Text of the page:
French language

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“Cet article pue la mort et on devrait lui faire bouffer ses burnes. Non, sincérèrement, je l'encule à sec...”
~ Jean Dupont on the way you burst his culture
“It's really hard to speak, but we'll gangfuck you anyway!”
~ Girls Aloud on speaking French
“I love the French language... it's a delightful language, especially to curse with. It's like whopping your ass with silk. ”
~ Oscar Wilde on speaking French
“Why yôü çöntînùé tô spèâk làngüägé ôf yöùr ùgly ôpprêssïvé cöùsîns? Yôù shöûld spèâk làngüâgé ôf yöùr sâvïôrs. Yôù shôüld üse Frènch wôrds ïn nêw Àmérïcân làngûägé.”
~ French linguist on America's language

La « langue » française est une langue très étrange, pratiquée par une obscure tribu appelée les Français, ils vivent reclus dans un pays en forme d'étoile écrasée et déformée par un 40 tonnes en libre circulation sur une petite route de campagne, nommé la France. Et aussi des îles un peu partout dans le monde, nommées "Départements d'outre mer". Cependant, il n'est pas rare de trouver aussi des Français au Canada, en Suisse, en Belgique, ou au pays des Schtrompfs, mais aucun de ces Français n'a la teinte de l'original. Selon la rumeur, personne en France ne parlerait Français que dans le seul et unique but d'emmerder les anglophones. Les Français eux même ne parleraient jamais Français entre eux. Cette rumeur est plus que douteuse et a probablement été lancée par DES SALES FRUSTRÉS BOUFFEURS DE STEAK CONFITURE ROSSBIFS DE MES DEUX ! GODE SAÏVE ZE COUINE ! Quelques personnes pensent que le français est une langue, mais c’est faux. En effet le français est seulement de l'anglais très, très, très mauvais, la preuve : La languex francaise est possesment voules in incroyablement excèss. L'anglais est lui même un abominable dialecte germain qui a dégénéré jusqu'à l'apparence diforme et étrange que nous connaissons.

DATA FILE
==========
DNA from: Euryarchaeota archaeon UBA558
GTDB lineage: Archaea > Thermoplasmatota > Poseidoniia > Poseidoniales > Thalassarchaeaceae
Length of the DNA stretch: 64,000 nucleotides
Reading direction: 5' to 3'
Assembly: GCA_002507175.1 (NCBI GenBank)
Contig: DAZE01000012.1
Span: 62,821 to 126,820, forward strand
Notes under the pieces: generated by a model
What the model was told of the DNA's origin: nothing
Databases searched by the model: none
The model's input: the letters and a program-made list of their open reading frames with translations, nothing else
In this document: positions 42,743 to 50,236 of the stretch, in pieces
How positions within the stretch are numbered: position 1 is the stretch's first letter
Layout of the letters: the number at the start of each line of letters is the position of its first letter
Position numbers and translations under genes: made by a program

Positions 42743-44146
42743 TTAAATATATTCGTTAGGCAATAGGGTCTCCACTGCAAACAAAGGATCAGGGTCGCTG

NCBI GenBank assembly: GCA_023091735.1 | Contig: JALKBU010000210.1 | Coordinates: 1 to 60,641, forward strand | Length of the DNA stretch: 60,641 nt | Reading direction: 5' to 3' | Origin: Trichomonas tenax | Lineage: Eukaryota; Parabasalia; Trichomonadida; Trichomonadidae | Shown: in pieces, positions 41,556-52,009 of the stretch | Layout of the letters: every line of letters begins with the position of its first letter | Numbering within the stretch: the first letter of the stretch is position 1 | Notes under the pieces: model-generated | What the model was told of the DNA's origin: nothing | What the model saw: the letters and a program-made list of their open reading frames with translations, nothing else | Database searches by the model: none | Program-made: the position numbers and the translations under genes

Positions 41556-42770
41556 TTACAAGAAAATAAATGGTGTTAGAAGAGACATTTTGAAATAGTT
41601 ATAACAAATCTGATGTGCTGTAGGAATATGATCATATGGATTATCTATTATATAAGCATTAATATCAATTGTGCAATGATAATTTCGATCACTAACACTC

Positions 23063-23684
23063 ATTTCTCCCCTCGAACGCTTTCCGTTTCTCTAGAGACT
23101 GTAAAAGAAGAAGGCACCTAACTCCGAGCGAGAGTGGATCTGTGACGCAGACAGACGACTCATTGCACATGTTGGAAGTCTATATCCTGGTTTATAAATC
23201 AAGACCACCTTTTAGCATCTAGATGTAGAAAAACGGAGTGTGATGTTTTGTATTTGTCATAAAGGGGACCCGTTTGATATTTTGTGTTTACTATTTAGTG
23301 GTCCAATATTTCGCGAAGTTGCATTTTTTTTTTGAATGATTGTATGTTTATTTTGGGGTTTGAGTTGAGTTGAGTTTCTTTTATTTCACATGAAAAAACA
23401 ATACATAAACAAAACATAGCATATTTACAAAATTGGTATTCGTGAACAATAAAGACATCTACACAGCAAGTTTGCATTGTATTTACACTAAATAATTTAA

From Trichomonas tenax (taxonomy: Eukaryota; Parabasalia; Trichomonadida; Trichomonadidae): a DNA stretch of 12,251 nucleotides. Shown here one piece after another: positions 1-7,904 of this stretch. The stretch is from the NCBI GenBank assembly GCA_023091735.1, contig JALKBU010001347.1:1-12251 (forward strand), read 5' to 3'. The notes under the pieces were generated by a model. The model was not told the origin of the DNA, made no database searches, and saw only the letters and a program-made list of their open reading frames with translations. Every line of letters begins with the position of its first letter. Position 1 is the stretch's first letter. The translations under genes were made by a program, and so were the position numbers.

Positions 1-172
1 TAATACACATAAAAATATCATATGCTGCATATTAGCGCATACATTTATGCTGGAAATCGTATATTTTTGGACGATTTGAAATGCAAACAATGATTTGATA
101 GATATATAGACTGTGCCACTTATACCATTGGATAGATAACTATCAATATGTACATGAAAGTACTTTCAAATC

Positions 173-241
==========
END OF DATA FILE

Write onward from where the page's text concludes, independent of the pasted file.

En fait, c'est très probable qu'il n'y ait personne qui puisse lire ce paragraphe.

A part les rigolos de Francais qui passent ici (dont moi).

Possible translation:

There's French people in Smurfs's land, in Belgium, in Switzerland, in Québec, in some islands in some parts of the world and in Sénégal. There's no French language, in fact, it's a really bad English. (and in fact English is a really bad German dialect, which is nothing but some degenerate vieux françois(auld french)) All the rest is stupid non-sense French sentences and something that might be "God Save the Queen" or mean "Dildo ream the vagina"; we're not sure.

edit French numerals